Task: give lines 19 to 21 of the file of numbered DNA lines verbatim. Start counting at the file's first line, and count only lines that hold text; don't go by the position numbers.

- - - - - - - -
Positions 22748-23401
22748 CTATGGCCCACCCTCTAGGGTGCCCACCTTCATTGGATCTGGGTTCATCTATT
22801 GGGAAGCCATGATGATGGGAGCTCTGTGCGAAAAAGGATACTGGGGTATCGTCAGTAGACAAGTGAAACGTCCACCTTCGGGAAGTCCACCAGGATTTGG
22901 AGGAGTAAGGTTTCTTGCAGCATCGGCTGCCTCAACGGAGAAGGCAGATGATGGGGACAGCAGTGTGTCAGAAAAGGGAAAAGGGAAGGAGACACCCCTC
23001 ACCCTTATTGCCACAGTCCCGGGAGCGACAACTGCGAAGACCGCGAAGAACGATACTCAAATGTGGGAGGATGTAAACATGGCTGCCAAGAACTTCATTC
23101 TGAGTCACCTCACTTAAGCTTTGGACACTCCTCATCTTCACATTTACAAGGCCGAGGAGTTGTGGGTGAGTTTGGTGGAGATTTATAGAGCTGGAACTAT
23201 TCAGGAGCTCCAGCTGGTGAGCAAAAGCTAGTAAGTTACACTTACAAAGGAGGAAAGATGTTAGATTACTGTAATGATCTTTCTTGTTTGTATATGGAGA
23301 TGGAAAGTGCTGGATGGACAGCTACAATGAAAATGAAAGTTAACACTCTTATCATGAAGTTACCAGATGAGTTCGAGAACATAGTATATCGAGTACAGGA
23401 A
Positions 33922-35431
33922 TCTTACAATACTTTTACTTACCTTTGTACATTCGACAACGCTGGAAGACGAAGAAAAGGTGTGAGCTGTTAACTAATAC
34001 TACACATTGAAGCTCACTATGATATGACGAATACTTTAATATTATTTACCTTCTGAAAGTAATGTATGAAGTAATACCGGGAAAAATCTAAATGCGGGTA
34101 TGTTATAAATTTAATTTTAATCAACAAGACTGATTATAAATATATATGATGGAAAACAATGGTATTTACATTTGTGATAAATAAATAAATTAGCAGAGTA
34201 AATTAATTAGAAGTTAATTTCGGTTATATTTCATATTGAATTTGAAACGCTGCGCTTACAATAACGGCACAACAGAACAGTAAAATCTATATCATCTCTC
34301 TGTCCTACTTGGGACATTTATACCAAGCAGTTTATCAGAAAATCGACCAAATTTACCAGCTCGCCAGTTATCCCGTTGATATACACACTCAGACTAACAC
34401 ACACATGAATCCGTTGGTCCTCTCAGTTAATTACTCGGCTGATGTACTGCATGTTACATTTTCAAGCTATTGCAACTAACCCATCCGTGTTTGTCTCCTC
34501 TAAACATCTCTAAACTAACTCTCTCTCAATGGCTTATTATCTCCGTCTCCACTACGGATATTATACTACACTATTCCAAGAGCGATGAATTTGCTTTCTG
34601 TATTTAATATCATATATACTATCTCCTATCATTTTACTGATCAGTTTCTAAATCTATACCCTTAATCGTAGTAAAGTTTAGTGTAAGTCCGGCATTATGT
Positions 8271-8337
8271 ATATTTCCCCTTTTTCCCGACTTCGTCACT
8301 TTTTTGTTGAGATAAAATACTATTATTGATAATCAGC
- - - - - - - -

Positions 8271-8337
8271 ATATTTCCCCTTTTTCCCGACTTCGTCACT
8301 TTTTTGTTGAGATAAAATACTATTATTGATAATCAGC